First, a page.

Chronican believes the real issue with affordability lies in the continuing imbalance between supply and demand.

He says with prices for inner city apartments in Australia almost on par with those of heavily populated Hong Kong and Singapore, the issue is obvious: “constraints on the supply side have artificially steepened the supply curve for residential housing. Under the status quo, the Australian housing market is clearly losing the battle to keep demand and supply in check.”

ANZ estimates the current housing shortage to be in the vicinity of 230,000 dwellings, with the gap between availability and demand widening significantly since 2006.

“This year there will be demand for about 20,000 more new dwellings than will be completed,” says Chronican.

“The supply of housing will become even more critical in the coming years as Australia lifts its intake of skilled migrants to help fill shortages in the labour market.”

He points a finger at all levels of government as being largely responsible for land supply constraints and says the first home owner’s grant did more harm than good, with sellers enjoying the benefits (due to the grants being capitalised against house prices), rather than those it was intended to help.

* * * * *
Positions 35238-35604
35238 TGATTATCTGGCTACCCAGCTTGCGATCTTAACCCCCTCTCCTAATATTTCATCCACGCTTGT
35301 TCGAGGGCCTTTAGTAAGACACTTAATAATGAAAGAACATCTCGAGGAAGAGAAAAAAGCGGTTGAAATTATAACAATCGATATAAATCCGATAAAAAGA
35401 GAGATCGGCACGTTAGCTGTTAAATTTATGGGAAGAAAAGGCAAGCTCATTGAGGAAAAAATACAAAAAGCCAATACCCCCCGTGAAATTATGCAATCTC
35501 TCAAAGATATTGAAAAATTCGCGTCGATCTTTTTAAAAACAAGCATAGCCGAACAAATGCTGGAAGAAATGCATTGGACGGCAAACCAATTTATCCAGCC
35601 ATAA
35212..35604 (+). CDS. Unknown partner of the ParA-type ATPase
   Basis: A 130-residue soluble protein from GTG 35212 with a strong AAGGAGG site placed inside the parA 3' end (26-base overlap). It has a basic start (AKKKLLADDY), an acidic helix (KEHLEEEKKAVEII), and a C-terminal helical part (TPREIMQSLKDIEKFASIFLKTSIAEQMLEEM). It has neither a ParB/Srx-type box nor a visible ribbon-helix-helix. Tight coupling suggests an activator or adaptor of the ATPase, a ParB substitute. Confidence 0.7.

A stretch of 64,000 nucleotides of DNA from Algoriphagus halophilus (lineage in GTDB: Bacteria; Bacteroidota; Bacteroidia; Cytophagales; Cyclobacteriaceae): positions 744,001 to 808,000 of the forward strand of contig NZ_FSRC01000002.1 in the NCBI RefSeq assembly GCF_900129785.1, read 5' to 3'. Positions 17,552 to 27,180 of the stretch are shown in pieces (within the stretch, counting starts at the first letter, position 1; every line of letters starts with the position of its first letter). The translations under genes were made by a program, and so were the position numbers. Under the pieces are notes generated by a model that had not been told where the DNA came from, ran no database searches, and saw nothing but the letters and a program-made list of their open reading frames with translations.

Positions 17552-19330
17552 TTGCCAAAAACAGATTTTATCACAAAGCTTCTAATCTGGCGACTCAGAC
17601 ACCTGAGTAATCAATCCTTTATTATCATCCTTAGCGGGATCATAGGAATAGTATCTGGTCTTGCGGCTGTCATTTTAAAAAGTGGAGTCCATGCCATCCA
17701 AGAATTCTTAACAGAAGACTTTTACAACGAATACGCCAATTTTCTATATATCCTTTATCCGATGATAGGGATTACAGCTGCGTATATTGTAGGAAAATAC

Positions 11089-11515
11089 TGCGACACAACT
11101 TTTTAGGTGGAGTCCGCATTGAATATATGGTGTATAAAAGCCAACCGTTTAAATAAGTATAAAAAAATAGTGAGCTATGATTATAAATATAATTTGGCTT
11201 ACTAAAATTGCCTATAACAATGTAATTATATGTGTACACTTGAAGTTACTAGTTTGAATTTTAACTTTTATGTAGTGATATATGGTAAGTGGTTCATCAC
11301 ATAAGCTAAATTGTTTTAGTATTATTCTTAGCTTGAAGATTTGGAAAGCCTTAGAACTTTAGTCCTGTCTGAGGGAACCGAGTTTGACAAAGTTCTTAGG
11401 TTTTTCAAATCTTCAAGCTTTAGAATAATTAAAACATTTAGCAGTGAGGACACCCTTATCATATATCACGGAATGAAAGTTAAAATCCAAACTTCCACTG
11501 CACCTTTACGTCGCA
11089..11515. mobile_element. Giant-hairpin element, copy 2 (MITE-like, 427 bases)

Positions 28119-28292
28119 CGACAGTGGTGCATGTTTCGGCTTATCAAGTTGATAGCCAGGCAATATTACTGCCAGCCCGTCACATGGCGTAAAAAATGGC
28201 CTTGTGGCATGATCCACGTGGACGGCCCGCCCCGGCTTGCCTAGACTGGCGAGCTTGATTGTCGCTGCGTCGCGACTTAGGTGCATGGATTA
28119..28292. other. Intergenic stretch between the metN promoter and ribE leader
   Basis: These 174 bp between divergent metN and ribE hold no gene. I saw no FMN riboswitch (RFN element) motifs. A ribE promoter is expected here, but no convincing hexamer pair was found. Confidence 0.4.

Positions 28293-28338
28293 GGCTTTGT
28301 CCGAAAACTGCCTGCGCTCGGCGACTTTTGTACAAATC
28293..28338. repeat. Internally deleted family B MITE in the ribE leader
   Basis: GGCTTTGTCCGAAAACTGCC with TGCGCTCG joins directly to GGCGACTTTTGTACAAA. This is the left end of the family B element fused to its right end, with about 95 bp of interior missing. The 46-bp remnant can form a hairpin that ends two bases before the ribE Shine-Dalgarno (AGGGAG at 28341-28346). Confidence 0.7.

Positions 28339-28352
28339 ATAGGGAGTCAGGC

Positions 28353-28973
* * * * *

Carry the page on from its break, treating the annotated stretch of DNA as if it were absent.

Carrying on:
Then of course there’s the revenue governments enjoy from property, like stamp duties, taxes and rates, which Chronican says creates a “financial disincentive” for them to make major changes.

“If we’re going to continue to be a stable, growing country and we don’t want housing to become more unaffordable, supply side needs to be addressed. We need reform back on the agenda to address supply issues,” he says.

“Affordability problems have got to a point where we no longer can let market forces attend to them. What we need is a real, ideally shared, political commitment for reform and the discipline to see a long-term plan through to completion.”

Interestingly, one of Chronican’s ideas is to encourage medium and high density development in areas where demand has traditionally been higher than elsewhere – namely the inner areas of our major capital cities.

If you’ve been reading my blogs you’ll know that for some time I have been suggesting that inner city apartment and townhouse stock will become increasingly popular in the future as we realise that we simply cannot keep carving up land on the outer urban fringes where infrastructure constraints are an ongoing issue.

These types of dwelling provides more affordable housing alternatives not only for for first time buyers but also downgrading baby boomers and are also popular with tenants. That’s why they make great investments.

As for affordability – while I can’t deny that some are struggling to break into the housing market, I’m sure the houses our parents bought in their day, on their wages at the time seemed pretty pricey too. I know I took out a 30 year loan to pay off my first mortagge which was around $16,000.

In reality – it’s all about perception.